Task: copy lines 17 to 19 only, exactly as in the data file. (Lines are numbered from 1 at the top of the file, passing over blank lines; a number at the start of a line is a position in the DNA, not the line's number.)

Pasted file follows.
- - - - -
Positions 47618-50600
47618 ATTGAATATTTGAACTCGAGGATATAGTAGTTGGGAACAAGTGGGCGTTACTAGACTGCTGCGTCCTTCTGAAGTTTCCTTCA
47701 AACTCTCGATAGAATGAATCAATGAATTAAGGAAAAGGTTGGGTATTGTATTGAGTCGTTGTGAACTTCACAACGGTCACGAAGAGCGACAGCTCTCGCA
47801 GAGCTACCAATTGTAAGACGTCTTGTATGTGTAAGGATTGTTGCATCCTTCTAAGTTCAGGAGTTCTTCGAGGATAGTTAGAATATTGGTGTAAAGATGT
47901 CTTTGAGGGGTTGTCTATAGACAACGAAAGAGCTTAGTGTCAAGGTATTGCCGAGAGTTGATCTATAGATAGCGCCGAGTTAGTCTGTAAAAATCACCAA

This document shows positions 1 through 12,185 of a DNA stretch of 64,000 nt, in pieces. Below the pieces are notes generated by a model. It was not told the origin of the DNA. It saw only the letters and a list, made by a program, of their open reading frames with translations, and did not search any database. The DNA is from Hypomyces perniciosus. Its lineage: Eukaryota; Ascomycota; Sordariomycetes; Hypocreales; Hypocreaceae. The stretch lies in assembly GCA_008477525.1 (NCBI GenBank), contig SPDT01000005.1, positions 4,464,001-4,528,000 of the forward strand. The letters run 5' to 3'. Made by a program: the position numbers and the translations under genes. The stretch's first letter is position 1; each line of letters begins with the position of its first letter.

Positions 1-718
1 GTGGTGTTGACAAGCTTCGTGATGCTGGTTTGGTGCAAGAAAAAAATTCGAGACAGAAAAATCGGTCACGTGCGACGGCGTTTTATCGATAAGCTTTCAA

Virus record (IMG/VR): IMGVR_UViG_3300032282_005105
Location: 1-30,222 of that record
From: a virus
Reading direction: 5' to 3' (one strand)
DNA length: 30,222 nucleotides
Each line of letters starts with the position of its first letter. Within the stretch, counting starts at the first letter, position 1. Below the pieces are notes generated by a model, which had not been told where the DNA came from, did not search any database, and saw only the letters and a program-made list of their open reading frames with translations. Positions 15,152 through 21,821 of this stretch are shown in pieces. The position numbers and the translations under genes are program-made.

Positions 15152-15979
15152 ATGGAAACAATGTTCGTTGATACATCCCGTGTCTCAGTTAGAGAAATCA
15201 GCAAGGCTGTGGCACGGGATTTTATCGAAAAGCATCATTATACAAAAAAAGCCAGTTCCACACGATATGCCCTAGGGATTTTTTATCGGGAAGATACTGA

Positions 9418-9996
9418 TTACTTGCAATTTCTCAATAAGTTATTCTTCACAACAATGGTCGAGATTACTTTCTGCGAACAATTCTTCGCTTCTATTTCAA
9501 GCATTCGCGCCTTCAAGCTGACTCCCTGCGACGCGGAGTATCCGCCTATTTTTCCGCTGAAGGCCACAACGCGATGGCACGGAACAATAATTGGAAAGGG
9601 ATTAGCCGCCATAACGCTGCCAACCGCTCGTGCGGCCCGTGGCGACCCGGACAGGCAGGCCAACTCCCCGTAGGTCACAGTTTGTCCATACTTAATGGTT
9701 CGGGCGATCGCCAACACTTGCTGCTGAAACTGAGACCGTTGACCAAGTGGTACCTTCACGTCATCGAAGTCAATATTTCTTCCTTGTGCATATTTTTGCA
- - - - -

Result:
15201 GCAAGGCTGTGGCACGGGATTTTATCGAAAAGCATCATTATACAAAAAAAGCCAGTTCCACACGATATGCCCTAGGGATTTTTTATCGGGAAGATACTGA

Positions 9418-9996
9418 TTACTTGCAATTTCTCAATAAGTTATTCTTCACAACAATGGTCGAGATTACTTTCTGCGAACAATTCTTCGCTTCTATTTCAA